In his initial § 2255 motion, Porter asserts two grounds for relief based on the purported vagueness of the career offender guideline. The first he frames as an ineffective assistance claim based on trial counsel's failure to argue that the career offender guideline is unconstitutionally vague. The second is framed as a substantive claim that, following Johnson, Porter's sentence was improperly enhanced because the career offender guideline is unconstitutionally vague. His first argument is unavailing because Johnson was decided well after Porter's sentencing, and counsel cannot be deemed ineffective for failing to anticipate such a change in the law. See Denson v. United States, 804 F.3d 1339, 1344 (11th Cir. 2015) (“Trial counsel is not required to make argument or raise objections based on predictions as to how the law may develop.”). His second argument is foreclosed by Beckles v. United States, 137 S.Ct. 886 (2017), which held that the sentencing guidelines are not subject to vagueness challenges.[3] Porter is therefore not entitled to relief on either of these grounds.

         C. Amendment to § 2255 Motion

          Porter amended his initial § 2255 motion to add claims that his counsel was ineffective for (1) advising him that the appeal/collateral attack waiver in his plea agreement was only boilerplate language that would not prevent him from challenging his status as a career offender in appellate and collateral proceedings, and (2) failing to cite Begay v. United States, 553 U.S. 137 (2008), and Chambers v. United States, 555 U.S. 122 (2009), to support his argument at sentencing that his conviction for second-degree escape was not a crime of violence for purposes of the career offender guideline. As both parties acknowledge, this amendment was untimely. Therefore, unless these new claims relate back under Federal Rule of Civil Procedure 15(c), they are barred by the one-year time limitation of § 2255(f).

         The Recommendation correctly concluded that these new claims bear no legal or factual relationship to Porter's earlier claims and instead seek to insert new theories of relief. In order for an amendment to a § 2255 motion to relate back under Rule 15(c), “the untimely claim must have more in common with the timely filed claim than the mere fact that they arose out of the same trial and sentencing proceedings.” Davenport v. United States, 217 F.3d 1341, 1344 (11th Cir. 2000). “Instead, in order to relate back, the untimely claim must have arisen from the same set of facts as the timely filed claim, not from separate conduct or a separate occurrence in both time and type.” Id. (internal quotations omitted). The Eleventh Circuit “concluded in Davenport that new claims alleging different trial errors were not part of the same course of conduct, and, as such, did not relate back to the date of the appellant's timely filed § 2255 motion.” Farris v. United States, 333 F.3d 1211, 1215 (11th Cir. 2003).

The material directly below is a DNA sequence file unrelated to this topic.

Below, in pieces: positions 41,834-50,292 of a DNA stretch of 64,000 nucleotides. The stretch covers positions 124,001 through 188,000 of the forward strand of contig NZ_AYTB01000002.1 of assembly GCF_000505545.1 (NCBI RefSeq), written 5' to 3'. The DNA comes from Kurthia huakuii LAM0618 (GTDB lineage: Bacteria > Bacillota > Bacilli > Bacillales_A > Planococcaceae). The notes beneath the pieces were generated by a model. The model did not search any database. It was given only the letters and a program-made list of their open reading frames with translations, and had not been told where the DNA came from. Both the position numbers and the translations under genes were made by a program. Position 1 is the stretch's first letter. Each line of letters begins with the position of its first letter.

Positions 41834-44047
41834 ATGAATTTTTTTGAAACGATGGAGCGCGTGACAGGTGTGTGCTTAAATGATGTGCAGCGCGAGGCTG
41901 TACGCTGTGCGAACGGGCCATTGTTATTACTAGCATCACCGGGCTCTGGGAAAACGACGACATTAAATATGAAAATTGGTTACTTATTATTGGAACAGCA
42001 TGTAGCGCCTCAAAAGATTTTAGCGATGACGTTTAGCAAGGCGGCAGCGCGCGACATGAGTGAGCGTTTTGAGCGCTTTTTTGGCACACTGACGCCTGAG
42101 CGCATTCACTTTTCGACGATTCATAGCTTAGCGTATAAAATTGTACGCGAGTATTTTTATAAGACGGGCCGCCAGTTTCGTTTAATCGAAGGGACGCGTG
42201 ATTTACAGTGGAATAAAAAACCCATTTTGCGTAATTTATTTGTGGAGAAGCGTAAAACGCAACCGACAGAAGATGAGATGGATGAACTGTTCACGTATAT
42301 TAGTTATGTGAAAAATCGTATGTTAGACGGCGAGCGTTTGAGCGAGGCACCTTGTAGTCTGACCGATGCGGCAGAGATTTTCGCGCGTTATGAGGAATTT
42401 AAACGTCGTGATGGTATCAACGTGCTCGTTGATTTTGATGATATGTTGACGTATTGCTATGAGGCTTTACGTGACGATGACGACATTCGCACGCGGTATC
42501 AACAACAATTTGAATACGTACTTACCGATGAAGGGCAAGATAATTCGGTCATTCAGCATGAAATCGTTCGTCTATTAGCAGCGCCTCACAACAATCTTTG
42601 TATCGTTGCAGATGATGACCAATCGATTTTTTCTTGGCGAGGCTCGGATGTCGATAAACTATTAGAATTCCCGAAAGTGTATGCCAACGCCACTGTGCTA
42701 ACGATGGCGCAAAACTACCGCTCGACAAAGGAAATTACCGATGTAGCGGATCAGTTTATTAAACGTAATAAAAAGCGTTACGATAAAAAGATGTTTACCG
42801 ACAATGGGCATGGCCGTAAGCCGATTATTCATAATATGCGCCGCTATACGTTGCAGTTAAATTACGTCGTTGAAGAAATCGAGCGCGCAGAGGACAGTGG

Here, Porter alleges new trial errors that were not part of the same course of conduct as his original claims. In his initial § 2255 motion, Porter argued that his counsel was constitutionally deficient for: (1) not advising Porter that he could potentially be subject to the career offender enhancement; and (2) not objecting to the residual clause as unconstitutionally vague. Porter's new claims are premised on ineffective assistance regarding: (1) counsel's misadvice with respect to the appeal/collateral ...